Neutral density filters were used to attenuate everything but the anti-Stokes in FIGS. 2A - 2D. From the photograph it is clear that the four-photon gain is larger than the Raman gain. For a long fiber the non-phase matched Raman process will dominate because the coherence length for the four photon process is less than the fiber length. This fact was used to estimate the coherence length. Sections of fiber were then broken off until the four-photon process was the stronger. This length was taken to be the coherence length and was somewhere between 5 and 10 meters. For shorter lengths of fiber, the relative four-photon and Raman intensities remain about the same although more pump power is required to observe stimulated emission.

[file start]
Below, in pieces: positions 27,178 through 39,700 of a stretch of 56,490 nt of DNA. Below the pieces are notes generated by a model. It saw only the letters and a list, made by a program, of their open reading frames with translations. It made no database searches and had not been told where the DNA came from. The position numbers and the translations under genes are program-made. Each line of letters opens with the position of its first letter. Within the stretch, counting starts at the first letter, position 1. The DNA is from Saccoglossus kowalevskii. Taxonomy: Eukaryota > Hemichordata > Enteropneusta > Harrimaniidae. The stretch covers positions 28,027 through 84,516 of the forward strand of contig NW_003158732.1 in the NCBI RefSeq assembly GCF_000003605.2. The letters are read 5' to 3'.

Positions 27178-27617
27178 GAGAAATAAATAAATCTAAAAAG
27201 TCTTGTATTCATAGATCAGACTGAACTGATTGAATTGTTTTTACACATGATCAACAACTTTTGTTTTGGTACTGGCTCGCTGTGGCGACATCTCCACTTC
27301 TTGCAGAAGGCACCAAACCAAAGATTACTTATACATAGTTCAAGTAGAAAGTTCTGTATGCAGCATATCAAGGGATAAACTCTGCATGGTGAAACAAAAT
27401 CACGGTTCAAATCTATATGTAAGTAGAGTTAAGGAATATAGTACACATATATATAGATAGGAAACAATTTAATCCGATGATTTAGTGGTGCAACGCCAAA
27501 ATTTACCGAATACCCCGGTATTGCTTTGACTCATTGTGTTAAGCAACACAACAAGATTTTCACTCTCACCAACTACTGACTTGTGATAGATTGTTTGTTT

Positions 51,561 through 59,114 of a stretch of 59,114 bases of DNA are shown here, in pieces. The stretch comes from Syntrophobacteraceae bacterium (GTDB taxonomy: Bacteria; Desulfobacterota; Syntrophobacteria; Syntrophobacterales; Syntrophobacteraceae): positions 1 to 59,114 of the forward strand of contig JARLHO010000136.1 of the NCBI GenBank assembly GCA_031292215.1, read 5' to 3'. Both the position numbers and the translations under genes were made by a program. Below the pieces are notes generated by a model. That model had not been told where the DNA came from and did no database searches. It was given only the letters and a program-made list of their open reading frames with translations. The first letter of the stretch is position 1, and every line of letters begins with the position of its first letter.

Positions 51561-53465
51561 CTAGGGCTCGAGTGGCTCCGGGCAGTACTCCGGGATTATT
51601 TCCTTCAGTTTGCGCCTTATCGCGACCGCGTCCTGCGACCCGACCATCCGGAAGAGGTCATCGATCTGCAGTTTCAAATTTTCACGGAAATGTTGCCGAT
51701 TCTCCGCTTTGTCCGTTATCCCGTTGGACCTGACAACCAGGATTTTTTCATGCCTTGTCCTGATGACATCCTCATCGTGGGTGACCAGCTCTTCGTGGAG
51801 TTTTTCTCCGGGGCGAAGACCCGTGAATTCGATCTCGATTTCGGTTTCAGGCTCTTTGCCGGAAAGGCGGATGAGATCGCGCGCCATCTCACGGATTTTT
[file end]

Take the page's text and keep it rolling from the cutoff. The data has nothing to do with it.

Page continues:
It is precisely the fact that the pump is divided between two different modes and that Stokes appears in one of these modes while anti-Stokes appears in the other which leads to the longest coherence lengths. In this section the method of calculating the phase-matching frequency for this process is illustrated. For comparison, the case where both pump photons are in the same mode is also treated. This latter type of process is characteristic of the phase-matched interactions observed in the above-cited previous mixing experiments. The divided-pump-mode processes will have much longer coherence lengths, as will be shown in the next section. The contribution of the waveguide modes to achieve phase matching can be understood by reference to FIGS. 3A and 3B where the effective index of four fiber modes is plotted vs. the characteristic number V which is proportional to frequency. In each case in FIGS. 3A and 3B the mode structure observed in a spectrographic record of a wave having the effective index vs. characteristic number V is shown immediately adjacent to the curve. Thus, curve 31 in FIG. 3A is for the LP01 mode. Curve 32 is for the LP11 mode, curve 33 is for the LP21 mode and curve 34 is for the LP02 mode.